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Q&A: Offering Autism Services to Non-English Speakers Requires More Than Translation

Cultural differences can create unexpected barriers between autism service providers and families, says Michaela DuBay, an assistant professor and speech-language pathologist.

Laura Hoxworth

When it comes to providing autism services to non-English-speaking families, Michaela DuBay says it’s important to look beyond language barriers to a family’s culture.

In the U.S., an estimated 60 million people speak a language other than English in their homes. Often, that also means cultural differences that may not be readily apparent.

“In the speech-language pathology profession, only about 8% of our workforce speaks a language other than English,” said DuBay, a speech-language pathologist and an assistant professor at the University of Virginia’s School of Education and Human Development. “I am really interested in finding ways to bridge those gaps.”

Here, DuBay talks about how cultural barriers impact autism services in the U.S. and internationally and what can be done to improve access to care for non-English speakers who are on the spectrum.

Q. What first piqued your interest in studying language and culture barriers in your field?

A. When I started working as a speech-language pathologist, I was in a public school in an area with a lot of immigrants and Spanish-speaking families. I happened to speak Spanish because I studied it in school, so when we had a family that spoke Spanish, I worked with them.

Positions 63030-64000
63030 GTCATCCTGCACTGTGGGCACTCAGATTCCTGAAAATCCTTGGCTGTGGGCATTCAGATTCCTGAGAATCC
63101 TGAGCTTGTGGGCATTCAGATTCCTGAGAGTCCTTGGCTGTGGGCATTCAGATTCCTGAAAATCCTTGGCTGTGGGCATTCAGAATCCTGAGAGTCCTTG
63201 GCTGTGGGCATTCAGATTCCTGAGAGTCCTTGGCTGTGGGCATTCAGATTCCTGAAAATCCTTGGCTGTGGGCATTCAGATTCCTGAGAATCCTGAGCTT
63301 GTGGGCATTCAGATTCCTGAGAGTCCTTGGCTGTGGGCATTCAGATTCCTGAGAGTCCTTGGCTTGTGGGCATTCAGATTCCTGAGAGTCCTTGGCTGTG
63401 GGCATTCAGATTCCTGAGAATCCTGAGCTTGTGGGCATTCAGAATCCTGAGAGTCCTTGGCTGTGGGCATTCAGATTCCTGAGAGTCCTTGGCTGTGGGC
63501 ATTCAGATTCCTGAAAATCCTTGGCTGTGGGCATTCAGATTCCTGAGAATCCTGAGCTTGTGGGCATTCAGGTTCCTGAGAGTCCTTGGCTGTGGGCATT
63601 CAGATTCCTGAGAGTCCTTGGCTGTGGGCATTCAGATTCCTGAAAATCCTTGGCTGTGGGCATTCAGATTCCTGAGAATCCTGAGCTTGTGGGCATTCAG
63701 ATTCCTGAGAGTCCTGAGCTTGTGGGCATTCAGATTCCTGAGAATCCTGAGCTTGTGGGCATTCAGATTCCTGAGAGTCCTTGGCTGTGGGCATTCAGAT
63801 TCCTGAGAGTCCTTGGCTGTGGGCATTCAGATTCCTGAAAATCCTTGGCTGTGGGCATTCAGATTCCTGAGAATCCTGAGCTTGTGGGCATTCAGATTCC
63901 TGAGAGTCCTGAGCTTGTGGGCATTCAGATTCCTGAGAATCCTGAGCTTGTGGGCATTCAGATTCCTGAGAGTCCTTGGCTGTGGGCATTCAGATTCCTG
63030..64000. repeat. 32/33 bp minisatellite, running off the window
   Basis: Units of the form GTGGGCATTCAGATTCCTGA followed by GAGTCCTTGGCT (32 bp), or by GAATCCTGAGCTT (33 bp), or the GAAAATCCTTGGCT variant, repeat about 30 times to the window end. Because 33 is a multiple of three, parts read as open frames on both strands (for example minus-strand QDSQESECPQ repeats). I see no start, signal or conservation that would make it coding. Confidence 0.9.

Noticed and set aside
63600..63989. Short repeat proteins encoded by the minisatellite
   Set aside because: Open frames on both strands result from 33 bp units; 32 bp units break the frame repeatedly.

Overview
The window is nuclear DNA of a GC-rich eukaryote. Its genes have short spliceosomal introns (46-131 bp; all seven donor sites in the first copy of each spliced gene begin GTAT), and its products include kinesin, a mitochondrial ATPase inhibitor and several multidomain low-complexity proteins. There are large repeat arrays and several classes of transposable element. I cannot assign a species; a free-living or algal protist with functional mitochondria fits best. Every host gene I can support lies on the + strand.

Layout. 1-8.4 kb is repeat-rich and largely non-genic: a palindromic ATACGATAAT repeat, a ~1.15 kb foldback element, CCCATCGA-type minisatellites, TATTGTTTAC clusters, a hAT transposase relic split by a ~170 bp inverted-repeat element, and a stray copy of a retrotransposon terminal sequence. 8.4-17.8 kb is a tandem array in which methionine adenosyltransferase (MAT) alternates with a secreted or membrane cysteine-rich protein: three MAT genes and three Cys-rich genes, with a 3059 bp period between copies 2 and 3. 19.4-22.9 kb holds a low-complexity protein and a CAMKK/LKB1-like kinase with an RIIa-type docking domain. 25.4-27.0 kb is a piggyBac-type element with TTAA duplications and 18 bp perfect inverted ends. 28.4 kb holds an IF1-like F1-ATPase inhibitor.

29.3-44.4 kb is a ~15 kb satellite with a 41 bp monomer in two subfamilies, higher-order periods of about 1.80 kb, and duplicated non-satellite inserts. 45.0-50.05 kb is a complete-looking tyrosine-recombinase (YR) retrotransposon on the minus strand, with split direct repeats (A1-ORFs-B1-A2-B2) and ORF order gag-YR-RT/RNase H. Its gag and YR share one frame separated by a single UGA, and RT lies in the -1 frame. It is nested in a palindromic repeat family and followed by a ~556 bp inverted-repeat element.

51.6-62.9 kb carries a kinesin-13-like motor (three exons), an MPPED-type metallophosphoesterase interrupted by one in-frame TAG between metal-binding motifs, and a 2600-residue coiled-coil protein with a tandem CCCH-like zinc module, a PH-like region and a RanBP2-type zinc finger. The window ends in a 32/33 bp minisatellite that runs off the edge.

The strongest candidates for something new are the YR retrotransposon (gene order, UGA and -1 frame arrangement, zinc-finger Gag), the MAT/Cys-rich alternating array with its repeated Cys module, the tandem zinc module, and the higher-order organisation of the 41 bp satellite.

After a while, I noticed a pattern: I was speaking their language – there wasn’t a communication breakdown of any kind – but some families would come back the next week, and it was like they had not completely grasped what I was trying to convey to them.

For example, one strategy we often use is to teach kids to use a gesture or sign language for things they aren’t yet able to say out loud. I had taught a parent to use that strategy and it seemed to be going well. The child was making a lot of progress learning to speak.

But later on, I found out the parent admitted, “At first, I was very hesitant, because signs are for deaf kids. And I didn’t understand why I would use signs with my child who wasn’t deaf.”

That was sort of a wake-up call for me. I realized it wasn’t a language gap; it was more of a cultural gap.

Michaela DuBay headshot
Assistant professor Michaela DuBay is working to bridge cultural gaps between service providers and families of different cultures. (Photo by Dan Addison, University Communications)

Q. Can you explain the difference between translation and cultural adaptation?